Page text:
Look out below!

Luckless birds, wayward engine pieces and frozen aircraft stowaways are plummeting from the sky.


Elliott Neal Hester
October 6, 2000 11:00PM (UTC)

There's an awful lot of stuff falling from airplanes these days.

Two months ago, a KLM Royal Dutch Airlines 747 was forced to make an emergency landing when engine pieces plummeted to the ground. Amateur video captured a huge metal cowling as it fell from the Amsterdam, Netherlands-bound plane and landed on a crowded Los Angeles beach.

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Beachgoers scattered as fingers pointed toward the sky, tracing the path of the falling object. No one was injured and the plane landed safely. But the investigation uncovered interesting results. As might be expected, KLM was not blamed for the incident. The engine parts fell not because of shoddy maintenance or a mechanical explosion, but because of the flight path of a luckless bird. The Federal Aviation Administration said a Western sea gull flew into the engine, where the National Transportation Safety Board found the bird's splattered remains.

Plane collisions involving birds are quite common. Some 5,000 "bird strikes" were reported last year. But because such reports are voluntary, the FAA believes the actual number of incidents could be five times as high.

The problem has become so pervasive that some officials are aggressively seeking solutions. Because of the large number of birds hovering over Nepal's Kathmandu airport, hunters recently were employed to scare off the feathered creatures by setting off firecrackers or by shooting at them.

The hiring of hunters comes after two recent incidents in which airplanes collided with birds in Nepal. Last month, a Royal Nepal Airlines 757 was forced to cancel a flight after running into a bird during takeoff from Kathmandu. A few weeks earlier, another airline's plane hit a bird as it prepared to land.

Birds aren't always the source of trouble, however. Last month, when an engine exploded on a Japan Airlines flight bound for Tokyo, pieces of the engine fell on a neighborhood in Jakarta, Indonesia. It's still not clear what caused the engine to explode. And although no one was hurt by the falling debris, 16 homes were damaged.

More homes were damaged in France several years ago when a chunk of ice fell from an airplane. Such an incident can occur when water leaks from waste valves beneath a plane's fuselage. Water freezes, and more water freezes on top, until it accumulates like an iceberg and eventually breaks off.

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This is what experts believe happened in December when an unidentified object slammed into a water supply dam near Sydney, Australia. "They have found a hole, but they have not found what made the hole yet," Sky & Space magazine editor Jonathan Nally was quoted as saying. "If it had been a meteorite there would have been stacks and stacks of reports of sonic booms or big fiery lights in the sky." There were no such sightings. The suspected ice created a crater that measured more than 100 square yards.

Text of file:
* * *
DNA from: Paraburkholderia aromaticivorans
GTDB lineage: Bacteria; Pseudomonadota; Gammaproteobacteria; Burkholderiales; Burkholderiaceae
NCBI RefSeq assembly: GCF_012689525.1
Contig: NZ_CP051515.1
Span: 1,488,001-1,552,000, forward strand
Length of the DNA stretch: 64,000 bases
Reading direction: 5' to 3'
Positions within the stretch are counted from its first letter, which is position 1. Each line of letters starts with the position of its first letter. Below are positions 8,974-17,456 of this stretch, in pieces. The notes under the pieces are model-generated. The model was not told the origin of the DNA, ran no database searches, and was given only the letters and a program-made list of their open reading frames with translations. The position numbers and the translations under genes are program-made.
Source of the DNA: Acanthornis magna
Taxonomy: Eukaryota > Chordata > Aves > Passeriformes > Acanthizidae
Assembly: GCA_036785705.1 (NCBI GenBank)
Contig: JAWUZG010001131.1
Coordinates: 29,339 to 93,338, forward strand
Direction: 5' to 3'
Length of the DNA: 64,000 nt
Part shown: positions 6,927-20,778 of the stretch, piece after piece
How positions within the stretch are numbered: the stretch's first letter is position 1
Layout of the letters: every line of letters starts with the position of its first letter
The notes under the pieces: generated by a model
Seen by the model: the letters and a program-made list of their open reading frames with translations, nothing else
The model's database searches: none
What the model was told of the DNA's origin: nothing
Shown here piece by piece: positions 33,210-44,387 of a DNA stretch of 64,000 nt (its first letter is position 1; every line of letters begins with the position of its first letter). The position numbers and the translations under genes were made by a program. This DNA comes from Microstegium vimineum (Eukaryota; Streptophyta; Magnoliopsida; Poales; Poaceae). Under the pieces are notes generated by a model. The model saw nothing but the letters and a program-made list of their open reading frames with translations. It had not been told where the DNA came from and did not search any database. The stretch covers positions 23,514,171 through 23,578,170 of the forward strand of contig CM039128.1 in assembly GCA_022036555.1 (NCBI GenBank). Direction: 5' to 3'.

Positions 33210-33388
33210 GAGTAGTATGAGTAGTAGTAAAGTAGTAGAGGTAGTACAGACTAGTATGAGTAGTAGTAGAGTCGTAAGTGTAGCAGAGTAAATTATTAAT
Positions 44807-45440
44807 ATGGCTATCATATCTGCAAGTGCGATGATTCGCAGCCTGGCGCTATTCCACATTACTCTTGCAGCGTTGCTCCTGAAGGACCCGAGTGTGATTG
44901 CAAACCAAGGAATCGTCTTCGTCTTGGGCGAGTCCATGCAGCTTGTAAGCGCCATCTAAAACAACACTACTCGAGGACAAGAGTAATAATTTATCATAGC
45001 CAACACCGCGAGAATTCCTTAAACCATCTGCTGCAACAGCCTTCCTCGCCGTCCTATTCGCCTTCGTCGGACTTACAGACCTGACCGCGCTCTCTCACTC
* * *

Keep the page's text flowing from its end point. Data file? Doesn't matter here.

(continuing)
But there's more than ice and engine parts falling from the skies. In August, the right wheel fell off a Blue Panorama Airlines 737. The plane, which had just departed an airport in Spain, was forced to make an unscheduled landing amid emergency vehicles lining the runway in Rome.

A similar incident happened near Los Angeles in March. An American Airlines 757 lost its right nose gear, but managed to land safely with 105 passengers on board. Because the 757 has two wheels attached to the nose gear, it was able to land on just one. The wayward wheel descended on South Gate, a small community about 10 miles east of Los Angeles International Airport, landing in a gutter next to the sign for an Albertson's supermarket. It then bounced diagonally across the street, into the parking lot of St. Helen's Roman Catholic Church, stopping right next to a woman who was entering the church. "Maybe she prayed a little harder," the Rev. John Provenza told the Associated Press. "By the grace of God, it could have really been bad."

The grace of God became apparent again exactly 15 days later, when a landing gear door fell off a Delta Airlines 727. Shortly after Flight 1827 took off from Boston's Logan International Airport, the 30-pound, 3-by-6-foot metal door crashed into an empty street in a quiet residential neighborhood.

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But last month, God's grace was not in evidence. That's when the body of a Russian man fell from the wheel well of a KLM plane headed to Amsterdam from Moscow. The man was already dead when he fell, and his body was found in a water-filled ditch a few miles from the Amsterdam Airport. The body of another Russian man was discovered in the wheel well of the same aircraft. Both men were rape suspects who were apparently trying to flee police.

Because airplane wheel wells are not heated, stowaways often freeze to death from the subzero climate at 30,000 feet. But a few souls have beaten the odds. In August, mechanics found a man in the wheel well of an Air France 747 that had just arrived in L.A. after a seven-and-a-half-hour flight from Tahiti. Miraculously, the man survived after being rushed to the hospital, where he was treated for hypothermia.

What's even more astounding about the man's dramatic voyage is that he managed not to fall out of the wheel well.

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Elliott Neal Hester

Elliott Neal Hester has been a flight attendant for 15 years. He has also written for National Geographic Traveler, Men's Fitness, Glamour, Maxim and Caribbean Travel & Life. Out of the Blue appears every other Friday. E-mail your tale of life in the sky to Hester. For more columns by Hester, visit his column archive.

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